Respiratory, heart rate/rhythm/pulse, CRT, MM color.
What are normal respirations for an anesthetized animal?
8-20 rpms.
When are respirations a problem for an anesthetized animal?
When they get to 10, at 8 they're too deep.
What is Tidal Volume?
The volume of air inspired with each breath (they get less 02).
How does anesthesia affect tidal volume?
It decreases the tidal volume.
When does the heart rate become a problem for an anesthetized patient?
When it drops to <70bpm dog
<100bpm cat
Where do you take a pulse from?
Small animal-femoral lingual artery.
Large animal-facial, digital, coccygeal artery.
What methods can you use to monitor the heart rate?
Palpate, esophageal stethoscope, ECG, pulse oximeter, blood pressure monitor.
Where can you check the CRT?
Conjunctiva, oral MM, vulva/prepuce.
What does brick red MM color indicate?
Endotoxic shock
What does pale white or gray MM color indicate?
Poor perfusion (shock).
What does blue/purple MM color indicate?
Cyanosis (decreased 02).
What are 5 reflexes to check for anesthetic depth?
Palpebral, pinnal, jaw tone, pedal, corneal.
Where do you check the palpebral reflex?
Inside of the eye, use your finger to touch.
Where do you check the pinnal reflex?
Stimulate outer ear canal by lightly touching hair or blowing, the pinna will move.
How do you check the jaw tone relfex?
Pull down on mandibula -resistance if not deep, no resistance if deep.
Where do you check the pedal reflex?
Toe pinch, thumb nail into nail bed - check for withdrawal.
How do you check for the corneal reflex?
Use index finger to tap on cornea with eyes closed to check for deceased patient - you should always get it.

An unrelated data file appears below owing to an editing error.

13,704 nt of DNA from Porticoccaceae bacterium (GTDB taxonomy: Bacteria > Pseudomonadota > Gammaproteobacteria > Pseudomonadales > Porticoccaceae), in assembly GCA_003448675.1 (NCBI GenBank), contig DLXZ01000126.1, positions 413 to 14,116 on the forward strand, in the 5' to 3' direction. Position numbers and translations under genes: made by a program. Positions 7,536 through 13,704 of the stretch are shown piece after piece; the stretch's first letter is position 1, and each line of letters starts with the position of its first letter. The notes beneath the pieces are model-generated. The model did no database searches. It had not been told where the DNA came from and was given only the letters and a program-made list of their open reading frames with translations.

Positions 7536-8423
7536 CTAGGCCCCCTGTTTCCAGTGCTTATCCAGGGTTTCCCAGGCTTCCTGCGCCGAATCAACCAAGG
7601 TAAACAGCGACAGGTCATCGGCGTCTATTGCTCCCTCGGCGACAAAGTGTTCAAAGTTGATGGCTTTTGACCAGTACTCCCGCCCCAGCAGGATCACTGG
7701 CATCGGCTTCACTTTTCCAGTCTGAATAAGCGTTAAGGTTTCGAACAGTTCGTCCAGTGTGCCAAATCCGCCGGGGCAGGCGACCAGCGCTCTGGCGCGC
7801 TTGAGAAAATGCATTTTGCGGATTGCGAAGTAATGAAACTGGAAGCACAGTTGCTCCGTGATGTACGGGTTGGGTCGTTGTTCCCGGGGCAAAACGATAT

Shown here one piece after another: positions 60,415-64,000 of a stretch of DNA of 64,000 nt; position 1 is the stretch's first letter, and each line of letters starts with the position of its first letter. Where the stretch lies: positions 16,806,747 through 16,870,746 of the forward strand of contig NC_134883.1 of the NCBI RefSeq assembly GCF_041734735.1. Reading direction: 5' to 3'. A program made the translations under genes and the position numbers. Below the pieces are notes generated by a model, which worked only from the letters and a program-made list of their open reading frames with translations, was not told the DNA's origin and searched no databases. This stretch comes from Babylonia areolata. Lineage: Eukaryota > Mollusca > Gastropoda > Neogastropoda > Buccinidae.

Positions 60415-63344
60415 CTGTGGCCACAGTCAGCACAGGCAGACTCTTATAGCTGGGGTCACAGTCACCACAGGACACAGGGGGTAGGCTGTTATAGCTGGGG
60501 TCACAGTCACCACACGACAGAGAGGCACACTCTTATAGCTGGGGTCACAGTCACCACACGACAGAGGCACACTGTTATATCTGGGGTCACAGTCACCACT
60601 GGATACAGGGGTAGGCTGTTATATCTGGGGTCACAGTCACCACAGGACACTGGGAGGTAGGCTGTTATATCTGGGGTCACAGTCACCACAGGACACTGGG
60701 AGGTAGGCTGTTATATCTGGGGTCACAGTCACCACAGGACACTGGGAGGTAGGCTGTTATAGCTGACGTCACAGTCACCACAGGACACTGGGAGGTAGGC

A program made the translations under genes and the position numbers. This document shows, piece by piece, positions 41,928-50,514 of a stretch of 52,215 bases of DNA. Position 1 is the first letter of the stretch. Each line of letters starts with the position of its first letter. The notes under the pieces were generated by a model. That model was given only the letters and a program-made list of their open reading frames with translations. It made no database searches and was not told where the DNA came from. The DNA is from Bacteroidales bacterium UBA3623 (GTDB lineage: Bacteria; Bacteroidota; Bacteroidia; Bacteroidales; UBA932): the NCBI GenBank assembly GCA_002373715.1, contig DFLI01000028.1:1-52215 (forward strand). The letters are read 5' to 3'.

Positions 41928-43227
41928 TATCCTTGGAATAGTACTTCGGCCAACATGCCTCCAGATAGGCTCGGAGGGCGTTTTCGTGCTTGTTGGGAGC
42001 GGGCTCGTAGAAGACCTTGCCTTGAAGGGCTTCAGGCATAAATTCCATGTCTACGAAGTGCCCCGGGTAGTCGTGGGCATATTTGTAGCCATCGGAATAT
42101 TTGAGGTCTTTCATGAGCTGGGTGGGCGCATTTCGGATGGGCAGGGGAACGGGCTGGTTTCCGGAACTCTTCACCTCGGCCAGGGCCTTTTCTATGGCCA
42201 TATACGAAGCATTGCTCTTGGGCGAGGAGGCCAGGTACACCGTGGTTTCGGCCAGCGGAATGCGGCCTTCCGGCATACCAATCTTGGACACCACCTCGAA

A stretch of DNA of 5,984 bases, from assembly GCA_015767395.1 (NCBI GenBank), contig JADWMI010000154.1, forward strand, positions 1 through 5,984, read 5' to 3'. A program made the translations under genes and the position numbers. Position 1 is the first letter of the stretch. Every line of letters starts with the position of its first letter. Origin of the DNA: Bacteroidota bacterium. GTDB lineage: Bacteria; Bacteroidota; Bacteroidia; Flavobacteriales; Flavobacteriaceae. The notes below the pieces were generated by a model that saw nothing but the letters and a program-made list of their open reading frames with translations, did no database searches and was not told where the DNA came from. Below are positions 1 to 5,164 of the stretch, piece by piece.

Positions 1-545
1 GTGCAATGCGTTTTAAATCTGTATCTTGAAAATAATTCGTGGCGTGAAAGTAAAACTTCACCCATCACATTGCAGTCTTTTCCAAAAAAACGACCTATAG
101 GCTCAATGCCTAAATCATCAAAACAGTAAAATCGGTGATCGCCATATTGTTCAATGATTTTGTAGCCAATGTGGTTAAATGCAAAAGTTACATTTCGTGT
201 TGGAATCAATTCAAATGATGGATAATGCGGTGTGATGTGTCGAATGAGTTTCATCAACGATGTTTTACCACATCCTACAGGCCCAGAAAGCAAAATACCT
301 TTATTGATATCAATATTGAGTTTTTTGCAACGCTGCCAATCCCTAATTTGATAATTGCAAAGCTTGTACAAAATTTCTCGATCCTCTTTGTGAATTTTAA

Can you rely on on reflex or vital sign to determine a patients anesthetic depth?
No, patient and anesthetic protocal may alter individual reflexes and/or signs.
How many stages are there of anesthesia?
What is Stage 1 anesthesia?
It's from the start of anesthetic administration to loss of consciousness.
What are signs of Stage 1?
R-regular, P-responsive to light, Eye pos.-central, Reflexes-all present.
What is Stage 2 anesthesia?
The excitatory stage.
What are signs of stage 2?
R-irregular, breath holding, hyperventilation, P-dilated, Eye pos-central(~nystagmus), R-all present, tachycardia, chewing/yawning/vocalization, vomitin &/or defication.
How many planes are there in Stage 3 anesthesia?
What is Stage 3, Plane 1 anesthesia?
Restraint anesthesia.
What are signs of Stage 3, Plane 1 anesthesia?
R-increase rate & depth (because of pain), P-responsive to light, Eye pos- central moving to ventro-medial, R-all present starting to lost palpebral, laryngeal gone, H-regular and strong.
In what stage does the first reflex leave? And what is it?
In Stage 3, Plane 1 - it's the laryngeal reflex.
What is Stage 3, plane 2 anesthesia?
The surgical plane.
What are signs of Stage 3, plane 2 anesthesia?
R-regular rhythm & rate, decreased tidal volume, P-slightly dilate, Eye-pos-ventro-medial, R-All reflexes gone, H-mild decreased in pressure & heart rate (no pain
What is Stage 3, plane 3 anesthesia?
The orthopedic plane.
What are signs of Stage 3, plane 3 anesthesia?
R-slow & shallow, P-moderately dilated, PLR diminished, Eye pos-moving centrally or central, R-diminished or absent, H-decreased output, weak pulse, delayed CRT.